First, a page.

How Does BMI Affect Outcomes for Total Joint Replacements?
Moving from Complications into Functional Outcomes
Here at CODE, we have been keeping an eye on the growing body of research taking a closer look at the implications of utilizing BMI thresholds for joint replacement eligibility.
With studies transitioning away from the established consensus on BMI vs complication rates and toward BMI vs long term functional outcomes (Roth, et al., 2020; Evans, et al., 2021; Burke et al., 2020 to name a few) – we knew we had to jump in and see how our data registry would weigh in on the matter.
Thomas Fehring, MD was featured in a 2019 article by Benjamin Ricciardi, MD, and indicated that surgeons should focus on three sources of information to continue to monitor and actively advocate for patients with higher BMI. Those sources are big data registries, meta-analyses, and specialty society position statements. Well, we’re in luck! Our CODE registry holds thousands of patients’ long-term Patient-Reported Outcomes (PROs) as well as their biometric data.
We ran reports on function improvement, patient satisfaction, and complication rates based on BMI ranges, and this blog reveals our findings. We know providers are making tough decisions on a daily basis in this arena, and we are always excited to put our data to good use supporting clinical decision making.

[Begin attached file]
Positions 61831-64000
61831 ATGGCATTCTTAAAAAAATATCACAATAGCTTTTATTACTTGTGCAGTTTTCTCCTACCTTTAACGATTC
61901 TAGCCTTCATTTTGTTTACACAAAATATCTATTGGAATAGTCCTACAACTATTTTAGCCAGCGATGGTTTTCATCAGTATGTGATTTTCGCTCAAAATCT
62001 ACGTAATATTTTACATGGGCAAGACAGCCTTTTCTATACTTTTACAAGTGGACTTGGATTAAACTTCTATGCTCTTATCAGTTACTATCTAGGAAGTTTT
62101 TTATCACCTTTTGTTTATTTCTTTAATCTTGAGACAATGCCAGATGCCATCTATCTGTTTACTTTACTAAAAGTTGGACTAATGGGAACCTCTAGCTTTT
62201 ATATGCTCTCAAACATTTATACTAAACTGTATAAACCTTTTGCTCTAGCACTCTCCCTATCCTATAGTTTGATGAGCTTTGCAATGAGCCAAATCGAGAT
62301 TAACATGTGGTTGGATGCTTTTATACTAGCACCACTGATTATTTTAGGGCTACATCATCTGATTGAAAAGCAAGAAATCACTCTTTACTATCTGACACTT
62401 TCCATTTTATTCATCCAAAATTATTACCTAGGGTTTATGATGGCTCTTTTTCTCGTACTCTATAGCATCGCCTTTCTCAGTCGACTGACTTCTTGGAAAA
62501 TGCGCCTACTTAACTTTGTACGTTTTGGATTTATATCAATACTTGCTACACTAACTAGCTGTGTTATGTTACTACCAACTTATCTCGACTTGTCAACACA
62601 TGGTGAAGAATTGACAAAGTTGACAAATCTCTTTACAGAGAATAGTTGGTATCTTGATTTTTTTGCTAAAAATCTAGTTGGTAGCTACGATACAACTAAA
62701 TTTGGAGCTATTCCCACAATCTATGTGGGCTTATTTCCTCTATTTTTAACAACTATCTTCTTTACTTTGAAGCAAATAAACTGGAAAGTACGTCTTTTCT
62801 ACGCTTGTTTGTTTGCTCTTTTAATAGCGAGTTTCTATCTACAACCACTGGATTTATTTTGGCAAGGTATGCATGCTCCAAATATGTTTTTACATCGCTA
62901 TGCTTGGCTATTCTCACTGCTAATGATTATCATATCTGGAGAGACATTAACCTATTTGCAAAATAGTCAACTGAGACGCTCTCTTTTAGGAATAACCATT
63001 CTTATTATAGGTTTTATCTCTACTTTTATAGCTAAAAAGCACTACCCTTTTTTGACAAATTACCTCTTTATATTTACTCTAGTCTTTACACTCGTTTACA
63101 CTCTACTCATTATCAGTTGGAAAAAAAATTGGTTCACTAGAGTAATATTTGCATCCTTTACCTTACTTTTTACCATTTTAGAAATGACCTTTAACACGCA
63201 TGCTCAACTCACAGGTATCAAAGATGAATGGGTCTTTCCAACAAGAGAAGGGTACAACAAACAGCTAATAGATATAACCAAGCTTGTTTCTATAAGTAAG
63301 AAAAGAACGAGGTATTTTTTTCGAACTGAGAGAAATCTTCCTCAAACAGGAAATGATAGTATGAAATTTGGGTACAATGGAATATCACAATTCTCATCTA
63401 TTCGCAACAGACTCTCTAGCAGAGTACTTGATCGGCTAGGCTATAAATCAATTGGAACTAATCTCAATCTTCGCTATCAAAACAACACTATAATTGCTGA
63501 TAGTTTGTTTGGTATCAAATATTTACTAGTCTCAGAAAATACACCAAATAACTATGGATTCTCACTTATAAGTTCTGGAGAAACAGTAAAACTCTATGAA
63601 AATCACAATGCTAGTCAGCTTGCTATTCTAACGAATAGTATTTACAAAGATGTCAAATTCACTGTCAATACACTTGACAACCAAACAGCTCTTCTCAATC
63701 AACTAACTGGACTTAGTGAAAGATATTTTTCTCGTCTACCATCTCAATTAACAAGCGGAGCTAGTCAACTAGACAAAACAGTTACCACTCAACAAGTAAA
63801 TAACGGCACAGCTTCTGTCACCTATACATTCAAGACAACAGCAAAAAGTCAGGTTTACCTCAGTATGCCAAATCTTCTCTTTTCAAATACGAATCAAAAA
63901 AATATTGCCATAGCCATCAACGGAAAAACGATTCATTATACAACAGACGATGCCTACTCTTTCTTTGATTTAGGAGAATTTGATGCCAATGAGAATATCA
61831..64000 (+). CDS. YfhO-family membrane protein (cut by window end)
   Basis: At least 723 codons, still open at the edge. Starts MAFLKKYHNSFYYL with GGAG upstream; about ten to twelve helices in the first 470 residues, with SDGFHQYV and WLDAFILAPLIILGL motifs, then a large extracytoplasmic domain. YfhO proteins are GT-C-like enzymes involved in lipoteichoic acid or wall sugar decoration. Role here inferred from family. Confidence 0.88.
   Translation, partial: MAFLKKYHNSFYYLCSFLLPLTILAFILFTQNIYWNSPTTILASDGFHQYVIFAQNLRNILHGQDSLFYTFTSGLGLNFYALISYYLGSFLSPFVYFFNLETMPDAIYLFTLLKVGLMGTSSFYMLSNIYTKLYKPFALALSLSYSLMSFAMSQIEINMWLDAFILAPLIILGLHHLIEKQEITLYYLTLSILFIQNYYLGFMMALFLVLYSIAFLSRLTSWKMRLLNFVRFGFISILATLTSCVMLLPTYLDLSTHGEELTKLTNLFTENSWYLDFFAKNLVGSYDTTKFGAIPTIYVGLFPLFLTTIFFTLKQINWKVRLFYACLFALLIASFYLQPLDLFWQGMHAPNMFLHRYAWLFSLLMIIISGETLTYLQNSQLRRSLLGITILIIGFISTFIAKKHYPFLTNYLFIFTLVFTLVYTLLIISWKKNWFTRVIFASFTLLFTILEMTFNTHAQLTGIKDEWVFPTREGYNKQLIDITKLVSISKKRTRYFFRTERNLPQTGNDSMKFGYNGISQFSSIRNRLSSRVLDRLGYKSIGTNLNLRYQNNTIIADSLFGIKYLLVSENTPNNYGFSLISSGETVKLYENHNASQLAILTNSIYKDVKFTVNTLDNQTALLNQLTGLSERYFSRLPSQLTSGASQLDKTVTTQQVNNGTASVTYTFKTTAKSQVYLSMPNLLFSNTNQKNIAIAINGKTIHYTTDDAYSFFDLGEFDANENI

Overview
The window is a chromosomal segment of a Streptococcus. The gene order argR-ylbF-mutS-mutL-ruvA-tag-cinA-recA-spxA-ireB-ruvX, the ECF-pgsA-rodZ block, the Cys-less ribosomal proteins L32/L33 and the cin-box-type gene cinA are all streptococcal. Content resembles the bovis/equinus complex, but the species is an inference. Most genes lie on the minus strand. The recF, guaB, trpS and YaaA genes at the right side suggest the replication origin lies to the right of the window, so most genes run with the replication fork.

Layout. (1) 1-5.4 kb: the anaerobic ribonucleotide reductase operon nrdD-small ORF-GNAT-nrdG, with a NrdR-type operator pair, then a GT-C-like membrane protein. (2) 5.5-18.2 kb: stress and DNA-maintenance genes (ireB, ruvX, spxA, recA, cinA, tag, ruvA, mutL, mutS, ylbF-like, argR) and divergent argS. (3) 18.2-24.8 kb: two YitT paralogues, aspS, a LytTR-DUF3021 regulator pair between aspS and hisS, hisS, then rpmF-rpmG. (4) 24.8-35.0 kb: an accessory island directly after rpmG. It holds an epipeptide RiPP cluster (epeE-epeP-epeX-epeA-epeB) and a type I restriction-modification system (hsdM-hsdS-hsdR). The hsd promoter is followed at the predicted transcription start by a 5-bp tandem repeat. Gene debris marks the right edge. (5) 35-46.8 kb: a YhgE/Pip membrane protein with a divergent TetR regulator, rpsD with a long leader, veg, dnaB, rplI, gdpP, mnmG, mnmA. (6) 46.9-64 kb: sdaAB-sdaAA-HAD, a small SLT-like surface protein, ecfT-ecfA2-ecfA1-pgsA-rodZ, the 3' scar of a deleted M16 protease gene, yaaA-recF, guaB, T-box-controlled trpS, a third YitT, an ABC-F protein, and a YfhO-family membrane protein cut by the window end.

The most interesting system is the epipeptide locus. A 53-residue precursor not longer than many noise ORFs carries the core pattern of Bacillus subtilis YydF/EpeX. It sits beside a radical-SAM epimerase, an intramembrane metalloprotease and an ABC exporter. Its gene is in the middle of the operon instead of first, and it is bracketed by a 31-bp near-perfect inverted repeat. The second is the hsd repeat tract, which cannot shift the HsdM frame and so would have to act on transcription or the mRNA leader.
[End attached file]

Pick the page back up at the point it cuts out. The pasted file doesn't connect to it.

Quick Summary of Our Findings
Functional Improvement– both TKA and THA patients with a BMI >40 have the greatest improvement in functional outcome scores.
Patient Satisfaction– THA patients with a BMI >40 have the highest level of overall satisfaction. The opposite is true for TKAs- patients with BMI’s >40 report much lower satisfaction rates.
Complications that require additional surgery- patients in the >40 BMI cohort have higher complication rates for both TKA and THA, and there is a stark and drastic increase in the THA >40 group (10.8%, yikes!)
For both Total Knee Replacements and Total Hip Replacements, initial review of the CODE registry data aligns with the latest research. Excluding patients who did not participate in the PRO assessment at all intervals, we found that pre-op to post-op functional improvement, captured by the KOOS JR and HOOS JR, was greatest for patients with a BMI >40. This is true across all post-op timepoints up to 3 years and passed analysis for statistical significance.
Within the THA population, satisfaction scores for patients with a BMI >40 also exceed those of lower BMI ranges across all timepoints. An impressive 95.9% of THA patients with BMI >40 reported that the results of the surgery had met their expectations at the one year mark.
Unfortunately, the same cannot be said for TKA patients, as the >40 BMI group consistently reported lower satisfaction across all timepoints than patients in lower BMI ranges. It would be fair to assume that the intensity of the recovery process likely played a role in that as patient satisfaction scores are significantly lower across all BMI ranges after TKA compared to THA.
Risk-Benefit Shared Decision Making